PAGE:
Medicare Secondary Payer and Workers’ Compensation Settlement Agreement Act: 30 Days and Counting…. Can it Succeed?
Posted on June 18, 2012 by Tower MSA Partners
Introduced into the US House of Representatives on April 27, 2012, the Medicare Secondary Payer and Workers’ Compensation Settlement Agreements Act of 2012 (HR 5284) aims to streamline the settlement of workers’ compensation agreements by creating an exception to Medicare secondary payer requirements. The bill also provides language that could ease the path toward satisfying these requirements by using qualified Medicare set-aside arrangement (MSA) under these agreements.
Designed to apply to certain workers’ compensation settlements agreements, the bill proposes changes if any of the following criteria is present:
- The total settlement is $25,000 or under;
- The claimant is not eligible for Medicare at settlement date and is not expected to be eligible within 30 months;
- The settlement agreement does not limit or eliminate the claimant’s right to payment of future medical bills;
- The claimant is not eligible for future medical bill payments under the settlement.
US representative David Reichert (WA-8) introduced the bill in an attempt to improve the set-aside process for workers’ compensation claims. Current settlements that overlap with Medicare coverage create a lengthy review period on what constitutes the set-aside coverage amounts.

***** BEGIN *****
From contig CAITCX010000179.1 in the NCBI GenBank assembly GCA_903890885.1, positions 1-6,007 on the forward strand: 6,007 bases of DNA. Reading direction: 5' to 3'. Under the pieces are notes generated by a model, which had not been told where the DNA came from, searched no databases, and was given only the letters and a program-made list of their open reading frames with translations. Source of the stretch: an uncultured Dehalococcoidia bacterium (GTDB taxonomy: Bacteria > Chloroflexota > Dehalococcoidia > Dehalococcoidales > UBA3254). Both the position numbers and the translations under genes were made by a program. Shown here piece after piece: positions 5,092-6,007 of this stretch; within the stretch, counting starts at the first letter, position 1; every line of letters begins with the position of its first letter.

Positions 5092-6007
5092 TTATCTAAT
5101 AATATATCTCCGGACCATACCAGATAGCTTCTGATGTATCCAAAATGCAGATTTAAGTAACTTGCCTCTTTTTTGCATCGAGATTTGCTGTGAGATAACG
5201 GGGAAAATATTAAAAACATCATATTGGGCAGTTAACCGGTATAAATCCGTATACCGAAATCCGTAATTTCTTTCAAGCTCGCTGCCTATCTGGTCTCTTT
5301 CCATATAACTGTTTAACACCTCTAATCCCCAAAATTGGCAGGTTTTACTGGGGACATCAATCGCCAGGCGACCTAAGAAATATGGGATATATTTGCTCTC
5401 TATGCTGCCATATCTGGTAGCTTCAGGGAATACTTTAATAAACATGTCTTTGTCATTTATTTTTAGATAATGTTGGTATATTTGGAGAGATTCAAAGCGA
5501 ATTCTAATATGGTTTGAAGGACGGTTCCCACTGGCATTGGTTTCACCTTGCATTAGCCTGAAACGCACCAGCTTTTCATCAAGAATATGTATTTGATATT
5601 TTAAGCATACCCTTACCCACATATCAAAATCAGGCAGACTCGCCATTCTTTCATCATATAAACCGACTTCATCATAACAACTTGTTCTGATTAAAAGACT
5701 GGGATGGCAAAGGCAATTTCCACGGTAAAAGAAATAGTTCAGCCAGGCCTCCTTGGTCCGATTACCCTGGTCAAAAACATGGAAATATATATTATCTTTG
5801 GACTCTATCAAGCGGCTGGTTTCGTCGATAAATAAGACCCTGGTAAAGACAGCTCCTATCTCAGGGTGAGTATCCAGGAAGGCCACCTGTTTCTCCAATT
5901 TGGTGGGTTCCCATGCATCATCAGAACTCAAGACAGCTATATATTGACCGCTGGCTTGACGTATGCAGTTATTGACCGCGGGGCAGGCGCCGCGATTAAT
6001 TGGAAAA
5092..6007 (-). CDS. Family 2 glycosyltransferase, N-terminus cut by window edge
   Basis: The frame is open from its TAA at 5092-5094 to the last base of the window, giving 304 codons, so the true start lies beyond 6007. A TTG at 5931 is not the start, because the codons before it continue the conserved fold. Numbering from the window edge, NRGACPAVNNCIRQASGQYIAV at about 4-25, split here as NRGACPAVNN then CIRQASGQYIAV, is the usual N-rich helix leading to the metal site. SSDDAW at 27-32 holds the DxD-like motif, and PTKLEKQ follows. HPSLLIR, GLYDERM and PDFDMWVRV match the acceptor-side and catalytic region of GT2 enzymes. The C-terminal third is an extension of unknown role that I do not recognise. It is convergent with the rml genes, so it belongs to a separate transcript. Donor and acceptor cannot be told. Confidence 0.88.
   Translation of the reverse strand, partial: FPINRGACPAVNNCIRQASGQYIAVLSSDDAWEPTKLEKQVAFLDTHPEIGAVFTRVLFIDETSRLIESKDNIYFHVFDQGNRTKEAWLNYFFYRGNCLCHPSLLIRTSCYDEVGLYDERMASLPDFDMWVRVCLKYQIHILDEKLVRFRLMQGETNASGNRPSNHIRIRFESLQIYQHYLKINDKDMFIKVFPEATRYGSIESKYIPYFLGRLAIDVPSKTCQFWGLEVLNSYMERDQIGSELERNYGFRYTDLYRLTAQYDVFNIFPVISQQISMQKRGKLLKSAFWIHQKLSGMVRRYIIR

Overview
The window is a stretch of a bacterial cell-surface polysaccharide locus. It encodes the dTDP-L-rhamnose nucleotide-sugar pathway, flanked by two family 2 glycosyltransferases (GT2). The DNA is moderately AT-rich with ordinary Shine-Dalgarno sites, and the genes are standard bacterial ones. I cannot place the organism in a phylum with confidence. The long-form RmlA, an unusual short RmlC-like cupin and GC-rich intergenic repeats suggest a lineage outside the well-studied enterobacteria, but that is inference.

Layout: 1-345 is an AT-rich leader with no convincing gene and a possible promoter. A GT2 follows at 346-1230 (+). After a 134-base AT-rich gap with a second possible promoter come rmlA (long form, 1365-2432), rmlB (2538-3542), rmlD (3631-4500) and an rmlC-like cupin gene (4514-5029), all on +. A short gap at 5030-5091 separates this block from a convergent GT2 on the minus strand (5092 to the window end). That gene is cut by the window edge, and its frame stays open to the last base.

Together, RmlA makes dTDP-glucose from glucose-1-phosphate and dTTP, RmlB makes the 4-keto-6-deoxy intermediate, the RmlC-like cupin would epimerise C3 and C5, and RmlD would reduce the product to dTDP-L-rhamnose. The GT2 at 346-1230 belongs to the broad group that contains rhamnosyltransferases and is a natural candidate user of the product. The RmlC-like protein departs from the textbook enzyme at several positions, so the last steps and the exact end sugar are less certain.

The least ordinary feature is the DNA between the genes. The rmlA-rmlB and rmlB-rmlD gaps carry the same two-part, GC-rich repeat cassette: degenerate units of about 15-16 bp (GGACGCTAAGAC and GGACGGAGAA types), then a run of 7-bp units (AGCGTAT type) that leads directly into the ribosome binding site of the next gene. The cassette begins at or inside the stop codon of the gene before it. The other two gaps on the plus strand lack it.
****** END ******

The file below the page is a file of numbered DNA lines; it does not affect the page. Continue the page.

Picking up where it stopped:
Currently, HR 5284 has been referred to the Subcommittee on Health for review. The bill has gained heavy support from industry organizations, including American Insurance Association (AIA), American Association for Justice (AAJ), American Bar Association (ABA), National Council of Self Insurers (NCSI), Property Casualty Insurers Association of America (PCI), UWC – Strategic Services on Unemployment & Workers’ Compensation (UWC), Washington Self-Insurers Association (WSIA), and Workers Injury Law and Advocacy Group (WILG).
Part of the problem may be that the legislation tries fixing what isn’t governed. There is a lack of any real definition of MSA from a regulatory sense. Would wrapping laws around an undefined practice work?
Also, industry buzz suggests that legislators are treating workers’ compensation issues much like they would group health issues. Also, detractors of the bill believe there is little to address the calculation of allocation amounts and too little consistency in understanding and applying CMS policies.
The success of H.R. 5284 will depend largely on how well the legislation understands the MSA environment. While the idea may be a good one, the actual practice may fall short of its intended goal.
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